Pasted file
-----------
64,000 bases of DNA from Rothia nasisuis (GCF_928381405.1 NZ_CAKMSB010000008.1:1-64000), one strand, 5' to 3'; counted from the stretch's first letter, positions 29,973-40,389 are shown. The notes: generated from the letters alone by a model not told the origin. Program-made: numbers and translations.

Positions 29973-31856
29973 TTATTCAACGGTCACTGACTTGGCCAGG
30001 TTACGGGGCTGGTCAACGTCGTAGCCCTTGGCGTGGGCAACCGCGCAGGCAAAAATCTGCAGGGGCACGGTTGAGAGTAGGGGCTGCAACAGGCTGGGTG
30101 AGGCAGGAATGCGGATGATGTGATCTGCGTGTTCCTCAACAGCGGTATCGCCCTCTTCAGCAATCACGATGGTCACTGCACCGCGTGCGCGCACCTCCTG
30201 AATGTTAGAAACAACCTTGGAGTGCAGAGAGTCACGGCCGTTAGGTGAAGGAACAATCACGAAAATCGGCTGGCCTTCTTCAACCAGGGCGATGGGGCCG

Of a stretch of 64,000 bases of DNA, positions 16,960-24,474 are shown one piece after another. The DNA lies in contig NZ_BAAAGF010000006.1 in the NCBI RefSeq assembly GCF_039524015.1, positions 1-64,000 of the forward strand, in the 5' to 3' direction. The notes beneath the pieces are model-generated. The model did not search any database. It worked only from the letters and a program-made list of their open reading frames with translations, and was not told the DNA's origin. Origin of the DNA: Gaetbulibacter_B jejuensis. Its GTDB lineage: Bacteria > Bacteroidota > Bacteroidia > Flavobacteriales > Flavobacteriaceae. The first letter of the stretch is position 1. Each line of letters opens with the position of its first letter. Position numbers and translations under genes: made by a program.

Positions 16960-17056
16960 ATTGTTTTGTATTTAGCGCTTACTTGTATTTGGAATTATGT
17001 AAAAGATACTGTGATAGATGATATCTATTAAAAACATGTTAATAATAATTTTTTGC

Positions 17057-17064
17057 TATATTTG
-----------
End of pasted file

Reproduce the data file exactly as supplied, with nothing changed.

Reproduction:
64,000 bases of DNA from Rothia nasisuis (GCF_928381405.1 NZ_CAKMSB010000008.1:1-64000), one strand, 5' to 3'; counted from the stretch's first letter, positions 29,973-40,389 are shown. The notes: generated from the letters alone by a model not told the origin. Program-made: numbers and translations.

Positions 29973-31856
29973 TTATTCAACGGTCACTGACTTGGCCAGG
30001 TTACGGGGCTGGTCAACGTCGTAGCCCTTGGCGTGGGCAACCGCGCAGGCAAAAATCTGCAGGGGCACGGTTGAGAGTAGGGGCTGCAACAGGCTGGGTG
30101 AGGCAGGAATGCGGATGATGTGATCTGCGTGTTCCTCAACAGCGGTATCGCCCTCTTCAGCAATCACGATGGTCACTGCACCGCGTGCGCGCACCTCCTG
30201 AATGTTAGAAACAACCTTGGAGTGCAGAGAGTCACGGCCGTTAGGTGAAGGAACAATCACGAAAATCGGCTGGCCTTCTTCAACCAGGGCGATGGGGCCG

Of a stretch of 64,000 bases of DNA, positions 16,960-24,474 are shown one piece after another. The DNA lies in contig NZ_BAAAGF010000006.1 in the NCBI RefSeq assembly GCF_039524015.1, positions 1-64,000 of the forward strand, in the 5' to 3' direction. The notes beneath the pieces are model-generated. The model did not search any database. It worked only from the letters and a program-made list of their open reading frames with translations, and was not told the DNA's origin. Origin of the DNA: Gaetbulibacter_B jejuensis. Its GTDB lineage: Bacteria > Bacteroidota > Bacteroidia > Flavobacteriales > Flavobacteriaceae. The first letter of the stretch is position 1. Each line of letters opens with the position of its first letter. Position numbers and translations under genes: made by a program.

Positions 16960-17056
16960 ATTGTTTTGTATTTAGCGCTTACTTGTATTTGGAATTATGT
17001 AAAAGATACTGTGATAGATGATATCTATTAAAAACATGTTAATAATAATTTTTTGC

Positions 17057-17064
17057 TATATTTG